Dynamics of flower and pod production in annual medics. (Medicago spp.). II. In swards at low and high density
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Phil S. Cocks. (31/12/1990). Dynamics of flower and pod production in annual medics. (Medicago spp. ). II. In swards at low and high density. Australian Journal of Agricultural Research, 41 (5), pp. 923-931.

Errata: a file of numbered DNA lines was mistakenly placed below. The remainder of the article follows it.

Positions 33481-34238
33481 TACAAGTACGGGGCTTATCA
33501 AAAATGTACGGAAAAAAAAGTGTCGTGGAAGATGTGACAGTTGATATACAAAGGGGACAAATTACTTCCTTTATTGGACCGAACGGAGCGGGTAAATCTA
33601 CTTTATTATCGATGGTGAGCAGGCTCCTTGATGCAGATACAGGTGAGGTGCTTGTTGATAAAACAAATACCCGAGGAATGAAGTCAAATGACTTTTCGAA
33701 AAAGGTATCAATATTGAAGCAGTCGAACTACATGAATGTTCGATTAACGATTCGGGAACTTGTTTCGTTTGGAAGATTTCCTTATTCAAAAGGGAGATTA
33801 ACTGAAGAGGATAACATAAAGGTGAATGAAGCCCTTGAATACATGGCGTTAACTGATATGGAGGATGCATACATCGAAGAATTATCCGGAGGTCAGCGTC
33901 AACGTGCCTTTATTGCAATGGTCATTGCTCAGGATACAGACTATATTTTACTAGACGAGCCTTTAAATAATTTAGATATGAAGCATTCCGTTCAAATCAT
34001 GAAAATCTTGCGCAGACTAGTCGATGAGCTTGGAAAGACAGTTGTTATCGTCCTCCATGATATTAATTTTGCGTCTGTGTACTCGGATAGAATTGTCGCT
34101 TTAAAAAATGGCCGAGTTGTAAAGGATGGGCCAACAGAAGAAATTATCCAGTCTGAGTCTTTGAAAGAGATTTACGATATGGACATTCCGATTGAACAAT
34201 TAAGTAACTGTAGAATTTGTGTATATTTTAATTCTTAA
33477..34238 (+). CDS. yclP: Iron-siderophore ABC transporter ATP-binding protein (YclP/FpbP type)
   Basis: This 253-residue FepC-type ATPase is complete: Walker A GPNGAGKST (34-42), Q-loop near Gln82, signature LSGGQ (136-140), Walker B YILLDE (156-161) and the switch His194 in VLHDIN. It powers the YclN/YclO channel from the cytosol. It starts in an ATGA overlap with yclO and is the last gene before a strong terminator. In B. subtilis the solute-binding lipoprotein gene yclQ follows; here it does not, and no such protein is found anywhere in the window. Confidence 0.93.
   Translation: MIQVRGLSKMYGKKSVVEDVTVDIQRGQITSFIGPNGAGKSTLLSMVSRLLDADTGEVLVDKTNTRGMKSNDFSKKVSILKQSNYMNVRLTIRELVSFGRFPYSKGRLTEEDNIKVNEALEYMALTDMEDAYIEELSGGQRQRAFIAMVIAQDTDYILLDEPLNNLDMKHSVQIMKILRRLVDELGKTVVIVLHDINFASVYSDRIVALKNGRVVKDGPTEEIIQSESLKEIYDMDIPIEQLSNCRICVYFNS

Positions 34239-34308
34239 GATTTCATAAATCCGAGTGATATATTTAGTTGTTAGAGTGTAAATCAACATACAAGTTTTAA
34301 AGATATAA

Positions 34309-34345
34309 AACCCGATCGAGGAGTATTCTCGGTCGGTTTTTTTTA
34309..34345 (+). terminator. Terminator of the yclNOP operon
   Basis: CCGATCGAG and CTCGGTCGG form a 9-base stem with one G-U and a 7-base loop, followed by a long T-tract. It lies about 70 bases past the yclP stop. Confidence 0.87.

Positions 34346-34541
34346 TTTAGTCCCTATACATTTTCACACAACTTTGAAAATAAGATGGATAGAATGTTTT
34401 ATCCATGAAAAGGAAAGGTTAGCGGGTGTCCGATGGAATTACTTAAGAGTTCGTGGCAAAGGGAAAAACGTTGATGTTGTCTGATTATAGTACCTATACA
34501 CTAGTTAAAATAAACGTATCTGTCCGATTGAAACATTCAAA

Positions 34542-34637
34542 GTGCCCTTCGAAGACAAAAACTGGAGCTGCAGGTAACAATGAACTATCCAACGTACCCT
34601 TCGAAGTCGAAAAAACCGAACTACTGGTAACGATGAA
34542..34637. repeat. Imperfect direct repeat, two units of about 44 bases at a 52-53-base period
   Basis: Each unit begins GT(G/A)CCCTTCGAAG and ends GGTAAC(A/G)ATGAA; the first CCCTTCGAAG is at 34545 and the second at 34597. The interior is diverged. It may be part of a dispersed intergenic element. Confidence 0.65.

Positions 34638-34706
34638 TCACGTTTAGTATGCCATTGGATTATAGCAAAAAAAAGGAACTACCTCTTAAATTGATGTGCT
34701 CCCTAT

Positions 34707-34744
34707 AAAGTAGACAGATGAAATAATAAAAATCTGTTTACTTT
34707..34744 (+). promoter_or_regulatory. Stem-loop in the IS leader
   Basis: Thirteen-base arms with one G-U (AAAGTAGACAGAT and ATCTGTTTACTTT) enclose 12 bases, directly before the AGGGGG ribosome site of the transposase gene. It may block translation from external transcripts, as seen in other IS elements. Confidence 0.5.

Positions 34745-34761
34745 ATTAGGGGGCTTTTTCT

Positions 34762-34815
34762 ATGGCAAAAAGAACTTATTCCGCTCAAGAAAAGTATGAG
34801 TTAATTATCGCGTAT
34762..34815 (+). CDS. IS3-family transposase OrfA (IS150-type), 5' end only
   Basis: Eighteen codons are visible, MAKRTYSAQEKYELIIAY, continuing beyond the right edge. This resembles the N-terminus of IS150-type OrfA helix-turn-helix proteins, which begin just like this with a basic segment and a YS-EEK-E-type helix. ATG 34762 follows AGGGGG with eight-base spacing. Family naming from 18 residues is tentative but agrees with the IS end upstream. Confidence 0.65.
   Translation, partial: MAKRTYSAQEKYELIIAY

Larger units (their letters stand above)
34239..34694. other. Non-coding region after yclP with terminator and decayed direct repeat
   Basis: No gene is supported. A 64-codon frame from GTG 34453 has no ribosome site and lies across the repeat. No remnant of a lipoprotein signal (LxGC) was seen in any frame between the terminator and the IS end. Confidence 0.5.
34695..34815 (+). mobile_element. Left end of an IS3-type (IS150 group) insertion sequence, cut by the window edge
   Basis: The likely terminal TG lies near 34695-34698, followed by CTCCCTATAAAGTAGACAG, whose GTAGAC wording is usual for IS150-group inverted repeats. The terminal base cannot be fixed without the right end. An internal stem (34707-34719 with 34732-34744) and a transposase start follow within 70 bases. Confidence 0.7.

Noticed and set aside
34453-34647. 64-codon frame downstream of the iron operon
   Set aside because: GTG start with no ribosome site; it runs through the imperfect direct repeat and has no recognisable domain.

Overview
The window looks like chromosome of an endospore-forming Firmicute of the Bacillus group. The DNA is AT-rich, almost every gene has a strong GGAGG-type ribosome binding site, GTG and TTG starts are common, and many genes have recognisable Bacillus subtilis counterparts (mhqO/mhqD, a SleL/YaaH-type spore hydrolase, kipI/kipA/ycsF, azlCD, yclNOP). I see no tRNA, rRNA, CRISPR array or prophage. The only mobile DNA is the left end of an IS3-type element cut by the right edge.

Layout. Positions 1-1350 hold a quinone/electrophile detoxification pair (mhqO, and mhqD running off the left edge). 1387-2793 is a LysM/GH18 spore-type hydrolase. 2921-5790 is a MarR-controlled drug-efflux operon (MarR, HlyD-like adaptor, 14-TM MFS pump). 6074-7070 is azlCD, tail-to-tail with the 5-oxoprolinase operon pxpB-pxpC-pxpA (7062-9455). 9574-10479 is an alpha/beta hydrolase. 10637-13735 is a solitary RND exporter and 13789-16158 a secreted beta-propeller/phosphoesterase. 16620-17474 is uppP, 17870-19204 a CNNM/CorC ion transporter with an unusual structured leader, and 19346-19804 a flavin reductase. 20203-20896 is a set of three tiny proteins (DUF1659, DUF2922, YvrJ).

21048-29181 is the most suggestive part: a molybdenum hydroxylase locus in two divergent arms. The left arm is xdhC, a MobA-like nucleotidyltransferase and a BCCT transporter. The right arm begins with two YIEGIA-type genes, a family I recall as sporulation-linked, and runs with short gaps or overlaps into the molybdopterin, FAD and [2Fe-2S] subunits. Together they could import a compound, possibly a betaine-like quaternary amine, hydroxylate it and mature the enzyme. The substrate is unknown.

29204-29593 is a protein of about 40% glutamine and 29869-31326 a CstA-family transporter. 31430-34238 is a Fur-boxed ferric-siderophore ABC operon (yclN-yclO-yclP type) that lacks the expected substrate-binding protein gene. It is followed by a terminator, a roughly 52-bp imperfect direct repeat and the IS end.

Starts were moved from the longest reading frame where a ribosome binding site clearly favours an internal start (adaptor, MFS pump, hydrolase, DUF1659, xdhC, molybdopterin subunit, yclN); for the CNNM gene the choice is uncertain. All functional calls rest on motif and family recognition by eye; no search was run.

Seven accessions of five annual medic species were grown in swards at low and high densities at Tel Hadya in north Syria. Flower shedding, seed size, and other components of seed yield were compared with data collected from spaced plants. Seed yield of the seven accessions, ranging from zero to 800 kg ha-1, was correlated with flowering time at high density but not at low density. Early flowering accessions of Medicago polymorpha and M. truncatula produced more seed at high density than at low density, but a late-flowering accession of M noeana failed to produce seed at high density. Flower shedding was greatest in dense swards and least in spaced plants. Shedding of the various accessions ranged from 70% to M. polymorpha at low density to 96% in M. rigidula and 100% in M. noeana at high density. Some accessions shed flowers uniformly from all nodes, but in other accessions late-produced flowers were more likely to be shed. The flower shedding observed here was less than found in many other legumes, but more than has been observed in subterranean clover. It seems unlikely that seed yield can be increased by selecting for increased flower retention, but it may be possible to increase seed numbers at the expense of seed size; this may be useful in pasturebased farming systems.
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